Acton Institute Powerblog

New Amsterdam Redivivus

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As part of our ongoing engagement with the Protestant world, the Acton Institute has taken on the translation of Abraham Kuyper’s Common Grace, under the general editorship of Stephen Grabill and in partnership with Kuyper College. We’re convinced that renewed interest in the thought of Abraham Kuyper (1837-1920), and in fact rediscovering aspects of his thought that have been lost or misconstrued in the intervening decades, is critically important for the reconstruction of Protestant social thought.

So it’s a big encouragement to us when we see figures in the broader evangelical world echoing similar sentiments. In a recent interview with a Dutch newspaper, the PCA pastor Tim Keller spoke about how Kuyper and Herman Bavinck have served as inspirations. The translator for our Common Grace project, Nelson Kloosterman, provides a translation of the interview in English on his blog.

Keller says that the task of the Center for Faith and Work at Redeemer in New York City would be “unthinkable without Kuyper.” He adds, “Kuyper said many helpful things. Especially his idea of sphere sovereignty has helped me. That idea assumes that various social relationships—among persons, families, volunteers, associations, and churches—each has its own responsibility.” So here in the ministry of Redeemer in NYC we have a renewal of interest in Dutch neo-Calvinism. Maybe we can call some small part of New York by its original name of New Amsterdam again!

It’s only fair to note, too, that Keller is not uncritical of the all the developments of neo-Calvinism since Kuyper’s own day. He contends “that many churches in this tradition place heavy emphasis on living according to a Christian worldview while neglecting spiritual piety and evangelism.”

Here’s a video from a few years back where Keller makes some similar points.

Be sure to follow along as the Common Grace translation project proceeds. We’ve got some developments to announce in the coming weeks and months. You can also “like” the Common Grace page on Facebook to keep up-to-date, and sign up to receive email updates on the Common Grace project page.

Jordan J. Ballor Jordan J. Ballor (Dr. theol., University of Zurich; Ph.D., Calvin Theological Seminary) is a senior research fellow and director of publishing at the Acton Institute for the Study of Religion & Liberty. He is also a postdoctoral researcher in theology and economics at the VU University Amsterdam as part of the "What Good Markets Are Good For" project. He is author of Get Your Hands Dirty: Essays on Christian Social Thought (and Action) (Wipf & Stock, 2013), Covenant, Causality, and Law: A Study in the Theology of Wolfgang Musculus (Vandenhoeck & Ruprecht, 2012) and Ecumenical Babel: Confusing Economic Ideology and the Church's Social Witness (Christian's Library Press, 2010), as well as editor of numerous works, including Abraham Kuyper Collected Works in Public Theology. Jordan is also associate director of the Junius Institute for Digital Reformation Research at Calvin Theological Seminary.


  • Keller is right about the Neo-Kuyperian tendency to ignore or downplay confessional orthodoxy in favor of a kind of social gospel, which is quite contrary to Kuyper’s own perspective on the importance of faith, theology and the confessions. This social gospel tendency, along with a rather negative attitude toward the institutional church and confessional orthodoxy can be observed in those North American institutions that tended to redefine the Reformed tradition as a kind of universal activism, advocating a form of “justice” defined in terms of left-wing politics.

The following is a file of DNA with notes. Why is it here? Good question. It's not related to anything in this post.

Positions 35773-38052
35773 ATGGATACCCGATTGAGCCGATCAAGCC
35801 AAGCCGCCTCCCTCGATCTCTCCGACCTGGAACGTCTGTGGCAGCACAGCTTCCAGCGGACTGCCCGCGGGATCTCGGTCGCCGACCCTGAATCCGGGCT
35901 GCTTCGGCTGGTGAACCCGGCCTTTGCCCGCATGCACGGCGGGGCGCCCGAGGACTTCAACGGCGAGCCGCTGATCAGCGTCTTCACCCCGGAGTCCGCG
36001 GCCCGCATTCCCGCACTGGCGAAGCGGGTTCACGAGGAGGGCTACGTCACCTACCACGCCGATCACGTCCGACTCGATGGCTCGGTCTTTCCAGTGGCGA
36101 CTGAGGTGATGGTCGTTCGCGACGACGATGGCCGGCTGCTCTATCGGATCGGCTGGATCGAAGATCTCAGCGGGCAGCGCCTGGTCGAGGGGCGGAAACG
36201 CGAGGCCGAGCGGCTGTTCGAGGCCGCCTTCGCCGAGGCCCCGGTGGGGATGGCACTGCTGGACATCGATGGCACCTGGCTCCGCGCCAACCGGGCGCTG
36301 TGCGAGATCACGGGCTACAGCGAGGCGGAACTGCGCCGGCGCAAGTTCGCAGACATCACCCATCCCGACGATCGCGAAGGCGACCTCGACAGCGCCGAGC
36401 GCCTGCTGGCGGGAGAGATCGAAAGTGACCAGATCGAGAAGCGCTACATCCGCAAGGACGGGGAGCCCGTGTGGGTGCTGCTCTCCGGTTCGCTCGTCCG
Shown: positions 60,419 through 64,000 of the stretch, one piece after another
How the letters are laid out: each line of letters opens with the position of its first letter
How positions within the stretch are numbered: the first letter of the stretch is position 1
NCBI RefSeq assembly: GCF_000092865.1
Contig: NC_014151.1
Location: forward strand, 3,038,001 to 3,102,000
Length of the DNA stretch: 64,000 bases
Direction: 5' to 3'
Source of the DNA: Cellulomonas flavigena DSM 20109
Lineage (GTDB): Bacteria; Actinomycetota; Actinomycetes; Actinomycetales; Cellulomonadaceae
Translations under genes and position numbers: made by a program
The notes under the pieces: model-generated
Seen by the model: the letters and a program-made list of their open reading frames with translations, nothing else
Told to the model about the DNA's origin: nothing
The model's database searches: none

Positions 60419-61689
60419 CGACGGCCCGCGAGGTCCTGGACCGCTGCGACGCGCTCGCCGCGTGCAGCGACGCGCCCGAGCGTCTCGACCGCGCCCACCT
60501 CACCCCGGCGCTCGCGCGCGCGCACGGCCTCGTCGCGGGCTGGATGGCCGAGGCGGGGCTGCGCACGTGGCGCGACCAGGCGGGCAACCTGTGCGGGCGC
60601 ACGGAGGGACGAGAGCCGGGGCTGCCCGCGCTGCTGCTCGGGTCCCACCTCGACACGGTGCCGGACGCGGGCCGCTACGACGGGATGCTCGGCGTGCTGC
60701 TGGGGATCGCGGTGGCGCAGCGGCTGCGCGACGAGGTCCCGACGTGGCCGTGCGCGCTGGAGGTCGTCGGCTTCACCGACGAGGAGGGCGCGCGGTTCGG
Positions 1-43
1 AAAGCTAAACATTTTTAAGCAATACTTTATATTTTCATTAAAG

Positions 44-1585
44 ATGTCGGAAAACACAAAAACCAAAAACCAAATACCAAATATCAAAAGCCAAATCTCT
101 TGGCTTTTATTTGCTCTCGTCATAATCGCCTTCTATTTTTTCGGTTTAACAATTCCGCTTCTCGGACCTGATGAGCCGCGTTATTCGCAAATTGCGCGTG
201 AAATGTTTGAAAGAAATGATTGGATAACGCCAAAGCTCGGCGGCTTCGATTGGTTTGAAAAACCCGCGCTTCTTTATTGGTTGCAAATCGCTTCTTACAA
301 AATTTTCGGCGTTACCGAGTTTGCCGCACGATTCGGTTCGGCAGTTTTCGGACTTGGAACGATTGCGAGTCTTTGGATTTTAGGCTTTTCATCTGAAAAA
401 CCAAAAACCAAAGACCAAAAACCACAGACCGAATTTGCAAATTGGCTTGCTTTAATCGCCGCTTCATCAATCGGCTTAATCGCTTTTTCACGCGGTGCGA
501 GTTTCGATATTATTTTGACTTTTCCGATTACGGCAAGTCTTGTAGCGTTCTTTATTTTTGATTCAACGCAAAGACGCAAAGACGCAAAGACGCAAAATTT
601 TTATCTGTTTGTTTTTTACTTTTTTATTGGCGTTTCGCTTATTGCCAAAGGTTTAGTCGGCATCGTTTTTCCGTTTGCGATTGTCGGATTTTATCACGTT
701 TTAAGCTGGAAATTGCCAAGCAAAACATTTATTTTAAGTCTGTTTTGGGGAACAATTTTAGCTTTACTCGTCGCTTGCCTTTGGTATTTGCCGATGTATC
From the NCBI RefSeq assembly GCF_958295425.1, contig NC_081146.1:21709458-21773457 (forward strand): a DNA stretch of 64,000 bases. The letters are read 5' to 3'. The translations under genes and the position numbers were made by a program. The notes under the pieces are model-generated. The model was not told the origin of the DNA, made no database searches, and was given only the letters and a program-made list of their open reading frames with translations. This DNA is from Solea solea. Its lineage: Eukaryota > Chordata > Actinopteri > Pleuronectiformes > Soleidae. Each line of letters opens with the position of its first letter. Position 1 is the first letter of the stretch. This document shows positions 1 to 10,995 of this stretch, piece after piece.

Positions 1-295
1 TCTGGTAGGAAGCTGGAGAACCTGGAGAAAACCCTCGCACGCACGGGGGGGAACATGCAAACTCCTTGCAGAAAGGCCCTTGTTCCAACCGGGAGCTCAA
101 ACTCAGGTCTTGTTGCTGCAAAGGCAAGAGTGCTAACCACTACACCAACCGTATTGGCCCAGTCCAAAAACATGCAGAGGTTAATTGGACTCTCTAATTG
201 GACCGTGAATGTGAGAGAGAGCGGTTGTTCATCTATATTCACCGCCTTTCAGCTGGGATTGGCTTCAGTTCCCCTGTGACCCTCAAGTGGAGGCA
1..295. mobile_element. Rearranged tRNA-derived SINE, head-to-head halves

• Crmlpc

    I will admit that I have never read Kuyper. Since I am not part of any of the Dutch Reformed tribes why would I look to him instead of to the New England Puritan Divines for help in reconstructing Protestant social thought?

    • By all means, I think we should draw on the New England Puritan Divines. But I don’t see why it has to be either/or. And there are a number of reasons to read someone outside of your own “tribe.” Despite being Dutch, Kuyper is closer to us today in North American in many ways than the 17th c. Puritans, a fact that has both its positives as well as drawbacks. I didn’t mean in the post to claim that we only need Kuyper, or that we need to uncritically venerate Kuyper. But if you check out what he has to say, I think you’ll find a great deal of value and insight, particularly with respect to Protestant social thought.

  • Clynngd

    Randy, you are right on (as usual). That’s why it’s important simultaneously to remember the reverse of the coin with common grace – antithesis. Without antithesis, it’s too easy for common grace to be blurred into universal (and cheap) grace. Just as there are pitfalls in antithesis without common grace (think: hyperCalvinism), there are likewise problems with common grace devoid of antithesis (think: Kuitert).

  • Bill Gram-Reefer

    It is too broad a stroke to paint the Kuyperian movement in the U.S. as “social gospel” Far from it. Accepting the lordship of Christ in all of life only increases the need for solid biblical preaching and genuine xian community that can witness to same. If you mean piety in terms of the rich young ruler or pharisees, then we know how that turns out.

    • I think that’s right, although I understood the concern about the “social gospel” to be more about a tendency, or a possible danger, than a necessary outgrowth or consequence of a Kuyperian world-and-life view. I think there certainly are neo-Calvinists who have gone too far in the direction of accommodating culture and articulating something that sounds much too close to a social gospel at times. That doesn’t mean that’s true of all Kuyperians, though.

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